Howitzers arrive in Ukraine, first in pledged weapons package from Germany

2 minute read

Ukrainian Defence Minister Oleksii Reznikov waits for the start of the Ukraine Defense Consultative Group group meeting hosted by U.S. Secretary of Defense Lloyd Austin, as Russia's attack on Ukraine continues, at U.S. Airbase in Ramstein, Germany, April 26, 2022. REUTERS/Kai Pfaffenbach

Register now for FREE unlimited access to Reuters.com

KYIV, June 21 (Reuters) - German self-propelled howitzers have arrived in Ukraine in the first delivery of heavy weapons promised by Berlin, Ukraine's defence minister said on Tuesday.

Ukraine has pleaded with the West to send more and better artillery as the country runs out of ammunition for its existing Soviet-era arsenal, which is dwarfed by Russia's.

"We have replenishment!...The German Panzerhaubitze 2000 with trained Ukrainian crews joined the Ukrainian artillery family," Ukraine's Defence Minister Oleksii Reznikov said on social media.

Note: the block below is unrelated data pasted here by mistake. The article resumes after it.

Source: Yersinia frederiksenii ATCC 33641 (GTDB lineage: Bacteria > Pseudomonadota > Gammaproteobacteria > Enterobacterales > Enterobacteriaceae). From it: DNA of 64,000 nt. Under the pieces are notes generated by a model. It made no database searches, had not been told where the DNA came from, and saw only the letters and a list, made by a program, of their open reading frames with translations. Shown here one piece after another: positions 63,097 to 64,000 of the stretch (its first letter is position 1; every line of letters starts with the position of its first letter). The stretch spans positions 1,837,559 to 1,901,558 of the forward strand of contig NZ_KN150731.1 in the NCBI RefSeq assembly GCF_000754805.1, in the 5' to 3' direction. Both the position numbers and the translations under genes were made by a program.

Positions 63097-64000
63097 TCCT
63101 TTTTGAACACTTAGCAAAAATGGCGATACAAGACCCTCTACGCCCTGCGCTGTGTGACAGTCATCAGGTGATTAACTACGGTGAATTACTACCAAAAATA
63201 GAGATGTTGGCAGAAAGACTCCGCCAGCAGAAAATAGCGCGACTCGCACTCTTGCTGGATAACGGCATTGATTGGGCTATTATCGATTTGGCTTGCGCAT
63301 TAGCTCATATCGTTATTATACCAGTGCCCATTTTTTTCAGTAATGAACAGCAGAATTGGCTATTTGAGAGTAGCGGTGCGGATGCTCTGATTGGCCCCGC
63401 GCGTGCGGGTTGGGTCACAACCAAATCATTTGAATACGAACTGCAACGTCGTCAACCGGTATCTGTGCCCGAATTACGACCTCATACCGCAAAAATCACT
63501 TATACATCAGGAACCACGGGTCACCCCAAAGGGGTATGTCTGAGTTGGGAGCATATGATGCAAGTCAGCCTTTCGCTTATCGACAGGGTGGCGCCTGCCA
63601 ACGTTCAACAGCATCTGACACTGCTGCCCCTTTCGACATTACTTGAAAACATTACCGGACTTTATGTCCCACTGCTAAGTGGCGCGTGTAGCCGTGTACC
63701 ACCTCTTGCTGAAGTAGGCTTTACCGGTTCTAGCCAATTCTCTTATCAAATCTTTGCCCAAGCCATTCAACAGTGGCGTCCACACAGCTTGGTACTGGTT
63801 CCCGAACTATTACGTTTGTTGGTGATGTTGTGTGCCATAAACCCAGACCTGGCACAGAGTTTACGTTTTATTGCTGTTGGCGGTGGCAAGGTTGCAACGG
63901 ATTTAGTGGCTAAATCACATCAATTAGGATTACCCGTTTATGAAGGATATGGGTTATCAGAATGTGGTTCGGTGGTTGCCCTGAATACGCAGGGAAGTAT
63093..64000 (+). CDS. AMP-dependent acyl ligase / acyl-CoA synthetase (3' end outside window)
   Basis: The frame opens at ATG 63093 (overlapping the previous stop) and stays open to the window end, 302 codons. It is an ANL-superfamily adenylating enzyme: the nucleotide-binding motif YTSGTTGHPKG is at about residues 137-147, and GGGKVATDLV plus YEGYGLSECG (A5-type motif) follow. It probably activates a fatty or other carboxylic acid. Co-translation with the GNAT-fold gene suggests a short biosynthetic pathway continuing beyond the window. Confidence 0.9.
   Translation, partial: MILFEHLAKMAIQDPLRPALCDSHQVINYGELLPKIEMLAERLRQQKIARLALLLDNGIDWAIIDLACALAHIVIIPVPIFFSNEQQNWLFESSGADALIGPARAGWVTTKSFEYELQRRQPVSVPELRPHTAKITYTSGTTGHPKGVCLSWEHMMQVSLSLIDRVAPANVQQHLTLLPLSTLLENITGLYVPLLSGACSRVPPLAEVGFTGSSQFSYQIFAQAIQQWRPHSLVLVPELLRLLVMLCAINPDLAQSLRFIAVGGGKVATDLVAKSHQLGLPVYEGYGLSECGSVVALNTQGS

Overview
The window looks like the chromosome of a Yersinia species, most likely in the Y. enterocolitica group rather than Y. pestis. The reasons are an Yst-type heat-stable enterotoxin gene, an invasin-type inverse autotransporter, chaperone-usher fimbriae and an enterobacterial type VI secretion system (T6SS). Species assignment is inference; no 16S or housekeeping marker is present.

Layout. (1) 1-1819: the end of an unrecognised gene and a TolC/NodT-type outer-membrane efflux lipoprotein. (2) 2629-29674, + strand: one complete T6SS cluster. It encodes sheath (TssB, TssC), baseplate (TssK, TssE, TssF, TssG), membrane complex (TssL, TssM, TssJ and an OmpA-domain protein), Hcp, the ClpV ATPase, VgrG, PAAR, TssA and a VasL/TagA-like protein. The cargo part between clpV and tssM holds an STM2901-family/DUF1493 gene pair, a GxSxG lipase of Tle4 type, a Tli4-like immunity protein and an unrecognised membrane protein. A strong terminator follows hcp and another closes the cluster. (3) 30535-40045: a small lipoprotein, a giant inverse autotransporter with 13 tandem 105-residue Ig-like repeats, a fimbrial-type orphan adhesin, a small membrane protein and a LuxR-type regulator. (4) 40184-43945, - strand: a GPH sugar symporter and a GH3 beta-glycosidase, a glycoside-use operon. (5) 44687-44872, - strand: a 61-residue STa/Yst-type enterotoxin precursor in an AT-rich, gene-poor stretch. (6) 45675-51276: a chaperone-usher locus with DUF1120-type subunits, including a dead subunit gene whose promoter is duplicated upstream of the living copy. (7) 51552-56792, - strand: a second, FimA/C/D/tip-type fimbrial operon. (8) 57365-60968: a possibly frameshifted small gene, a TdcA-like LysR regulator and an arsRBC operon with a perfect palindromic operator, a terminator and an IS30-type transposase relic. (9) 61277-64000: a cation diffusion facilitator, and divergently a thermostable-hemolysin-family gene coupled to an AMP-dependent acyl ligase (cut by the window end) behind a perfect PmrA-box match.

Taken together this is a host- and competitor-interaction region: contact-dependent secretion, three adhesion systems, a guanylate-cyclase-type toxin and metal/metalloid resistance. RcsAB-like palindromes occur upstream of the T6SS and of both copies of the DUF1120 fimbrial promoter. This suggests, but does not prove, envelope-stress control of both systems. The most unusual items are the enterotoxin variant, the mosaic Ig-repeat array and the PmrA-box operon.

Register now for FREE unlimited access to Reuters.com

The Panzerhaubitze 2000 is one of the most powerful artillery weapons in Bundeswehr inventories and can hit targets at a distance of 40 km (25 miles).

Germany pledged in May to supply Kyiv with seven self-propelled howitzers, adding to five such artillery systems the Netherlands has promised. read more

Andriy Yermak, the head of Ukraine's president's office, posted a list of other weapons promised by Germany, including 30 Gepard tanks and three MARS II multiple rocket launchers, as well as 500 shoulder-fired Stinger missiles.

Kyiv has previously said it needs 1,000 howitzers, 500 tanks and 1,000 drones among other heavy weapons to repel Russian troops, which invaded the country on Feb. 24 and occupied about 20% of its territory.

Other countries that have supplied Ukraine with self-propelled and towed howitzers include the United States, Britain, France, Norway and Poland.

Register now for FREE unlimited access to Reuters.com
Reporting by Natalia Zinets, writing by Nerijus Adomaitis, editing by Nick Macfie

Our Standards: The Thomson Reuters Trust Principles.